The Poetics of Prose

By Lua Valino de Jong

The following is a review of two literary pieces, Autobiography of Red (1998) and On Earth We’re Briefly Gorgeous (2019). Even though it is not necessary to have read these to grasp what is written here, I would recommend doing so, as these genre-transcending works speak for themselves.

The recent novel On Earth We’re Briefly Gorgeous, by the unconventional poet Ocean Vuong, follows the steps of the work of fiction Autobiography of Red, by the lyrical author Anne Carson. Together, these two books create a hybrid genre that fluctuates from prosaic poetry to lyrical prose. Both a statement on how words can be redefined and how they redefine us, Vuong and Carson’s work show parallel accounts on personal identity, filial ties, and romantic longing.

Anne Carson’s Autobiography of Red recounts an ancient myth originally told in Stesichorus’ Geryoneis; about the monster Geryon, slain by the hero Herakles. In the modern retelling, Geryon navigates his childhood and youth as a winged, red boy. After the broken love of an abusive brother and a vacant mother, he tries to find comfort in the youth Herakles. More importantly, he struggles to come to terms with his monstrous self, laying out the question of ‘who am I?’. Thus, Geryon’s experiences show the uncertainties of a shifting identity and how love plays a role in reinventing oneself. 

Ocean Vuong’s On Earth We’re Briefly Gorgeous is a heart-breaking letter from a boy, Little Dog, to his estranged mother -an immigrant who cannot read. “Dear Ma,” Little Dog begins, “I am writing to reach you -even if each word I put down is one word further from where you are.” He chronicles the isolation experienced by his family, Vietnamese immigrants in the USA, segregated by culture and language. He also explores the transient tenderness of his relationship with a white boy named Trevor. Overall, Little Dog’s story bears witness to “the yearning for connection that afflicts immigrants” (Corrigan).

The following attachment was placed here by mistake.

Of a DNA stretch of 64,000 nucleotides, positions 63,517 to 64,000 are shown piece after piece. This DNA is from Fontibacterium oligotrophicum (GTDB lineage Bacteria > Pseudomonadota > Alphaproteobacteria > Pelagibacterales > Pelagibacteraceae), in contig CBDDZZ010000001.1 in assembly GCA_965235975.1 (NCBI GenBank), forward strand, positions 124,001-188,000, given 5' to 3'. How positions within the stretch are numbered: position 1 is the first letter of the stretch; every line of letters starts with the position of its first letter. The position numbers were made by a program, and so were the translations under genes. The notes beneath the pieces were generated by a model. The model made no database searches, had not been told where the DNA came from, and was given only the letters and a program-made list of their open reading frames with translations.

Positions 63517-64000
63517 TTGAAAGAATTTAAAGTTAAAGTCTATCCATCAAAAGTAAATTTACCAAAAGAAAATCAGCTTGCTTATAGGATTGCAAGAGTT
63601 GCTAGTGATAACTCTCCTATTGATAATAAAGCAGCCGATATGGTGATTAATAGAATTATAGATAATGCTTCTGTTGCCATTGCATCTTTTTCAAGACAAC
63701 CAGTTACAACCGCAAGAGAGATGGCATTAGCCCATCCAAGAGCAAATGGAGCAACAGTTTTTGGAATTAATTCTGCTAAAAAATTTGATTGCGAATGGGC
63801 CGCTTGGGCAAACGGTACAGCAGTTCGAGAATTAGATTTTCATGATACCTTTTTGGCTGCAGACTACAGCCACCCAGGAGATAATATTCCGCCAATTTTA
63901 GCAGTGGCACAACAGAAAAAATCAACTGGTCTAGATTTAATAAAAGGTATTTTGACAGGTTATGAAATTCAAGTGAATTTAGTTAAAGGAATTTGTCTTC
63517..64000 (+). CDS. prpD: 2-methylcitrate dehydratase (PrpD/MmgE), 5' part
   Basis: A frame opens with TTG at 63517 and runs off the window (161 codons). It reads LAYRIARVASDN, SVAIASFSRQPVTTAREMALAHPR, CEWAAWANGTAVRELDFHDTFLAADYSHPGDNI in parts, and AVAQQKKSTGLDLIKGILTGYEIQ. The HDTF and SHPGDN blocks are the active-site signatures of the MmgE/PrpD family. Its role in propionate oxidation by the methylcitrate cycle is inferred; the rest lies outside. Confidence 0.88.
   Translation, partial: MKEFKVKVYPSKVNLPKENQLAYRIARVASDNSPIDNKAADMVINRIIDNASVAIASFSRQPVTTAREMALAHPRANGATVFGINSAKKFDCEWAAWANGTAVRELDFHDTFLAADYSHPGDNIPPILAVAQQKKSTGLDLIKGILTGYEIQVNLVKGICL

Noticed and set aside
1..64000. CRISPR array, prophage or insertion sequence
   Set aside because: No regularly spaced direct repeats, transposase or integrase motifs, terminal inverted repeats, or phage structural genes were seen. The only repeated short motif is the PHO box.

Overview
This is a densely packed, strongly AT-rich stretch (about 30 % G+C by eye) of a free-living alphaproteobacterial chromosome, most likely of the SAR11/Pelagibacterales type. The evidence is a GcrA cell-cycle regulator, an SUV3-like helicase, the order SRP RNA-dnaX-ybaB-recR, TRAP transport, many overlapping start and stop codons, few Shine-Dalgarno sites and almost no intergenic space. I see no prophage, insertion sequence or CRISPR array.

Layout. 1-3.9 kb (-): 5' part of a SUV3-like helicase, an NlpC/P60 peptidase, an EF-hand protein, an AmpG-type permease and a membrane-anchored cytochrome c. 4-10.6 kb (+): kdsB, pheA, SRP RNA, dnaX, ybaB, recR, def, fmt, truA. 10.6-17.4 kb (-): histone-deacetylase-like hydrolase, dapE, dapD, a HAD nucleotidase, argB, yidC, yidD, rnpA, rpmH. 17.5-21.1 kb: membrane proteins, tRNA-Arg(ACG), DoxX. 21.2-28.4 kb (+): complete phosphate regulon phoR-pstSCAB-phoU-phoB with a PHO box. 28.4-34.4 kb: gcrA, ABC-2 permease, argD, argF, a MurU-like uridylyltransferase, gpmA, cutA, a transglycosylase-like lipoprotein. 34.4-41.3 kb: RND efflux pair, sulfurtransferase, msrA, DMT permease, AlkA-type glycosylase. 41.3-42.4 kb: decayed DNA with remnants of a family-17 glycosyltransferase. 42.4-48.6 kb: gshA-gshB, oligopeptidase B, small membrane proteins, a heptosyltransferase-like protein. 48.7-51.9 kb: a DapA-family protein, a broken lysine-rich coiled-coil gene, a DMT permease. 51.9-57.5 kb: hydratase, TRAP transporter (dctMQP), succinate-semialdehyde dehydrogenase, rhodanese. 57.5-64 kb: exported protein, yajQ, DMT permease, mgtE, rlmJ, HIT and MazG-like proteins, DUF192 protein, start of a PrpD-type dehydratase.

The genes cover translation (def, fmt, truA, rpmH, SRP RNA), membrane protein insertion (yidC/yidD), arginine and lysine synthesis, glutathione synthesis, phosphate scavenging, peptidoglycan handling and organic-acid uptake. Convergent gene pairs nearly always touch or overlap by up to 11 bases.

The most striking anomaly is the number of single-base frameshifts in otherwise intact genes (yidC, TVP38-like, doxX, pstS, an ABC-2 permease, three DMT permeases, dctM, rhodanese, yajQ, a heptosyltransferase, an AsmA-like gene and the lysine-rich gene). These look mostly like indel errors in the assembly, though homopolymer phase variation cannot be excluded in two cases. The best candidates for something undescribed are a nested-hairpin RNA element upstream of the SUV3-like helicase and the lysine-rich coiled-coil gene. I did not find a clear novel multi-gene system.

Both literary pieces dwell in the riveting inner world of their main characters, whose identity, family ties, and romances are masterfully conveyed through a synthesis of prose and poetry. Carson and Vuong’s sentences, without being limited by a rhyming scheme, roll over the readers’ tongue. Carson also employs a metric layout that alternates between a long verse and a short verse; thus, resembling traditional metric schemes without being limited by them. Vuong wavers between prosaic paragraphs and single verses, departing even further from conventional metric structures. Thus, a myriad of themes are brought together by this hybrid format of poetry and fiction.

Both works also achieve unity through the masterful use of literary figures, mainly that of the recurring metaphor. Carson repeatedly focalizes the word ‘red’ -a term that becomes all-encompassing. Falling in and out of love, yearning for skin, filial affection… they are all red in the main character’s eyes. Likewise, Vuong eternally returns to the concept of ‘tenderness’, present in all the spheres of the protagonist’s life. Even that which hurts most becomes tender. Therefore, many themes are conceived through the use of recurring metaphors.

Accordingly, Autobiography of Red and On Earth We’re Briefly Gorgeous play with the prosaic and poetical conventions, as well as with recurrent metaphors, to create their own hybrid literary world where multiple themes can exist as one. And, thus, they establish themselves as two of the most remarkable literary works published in the last couple of decades -which you should definitely read!



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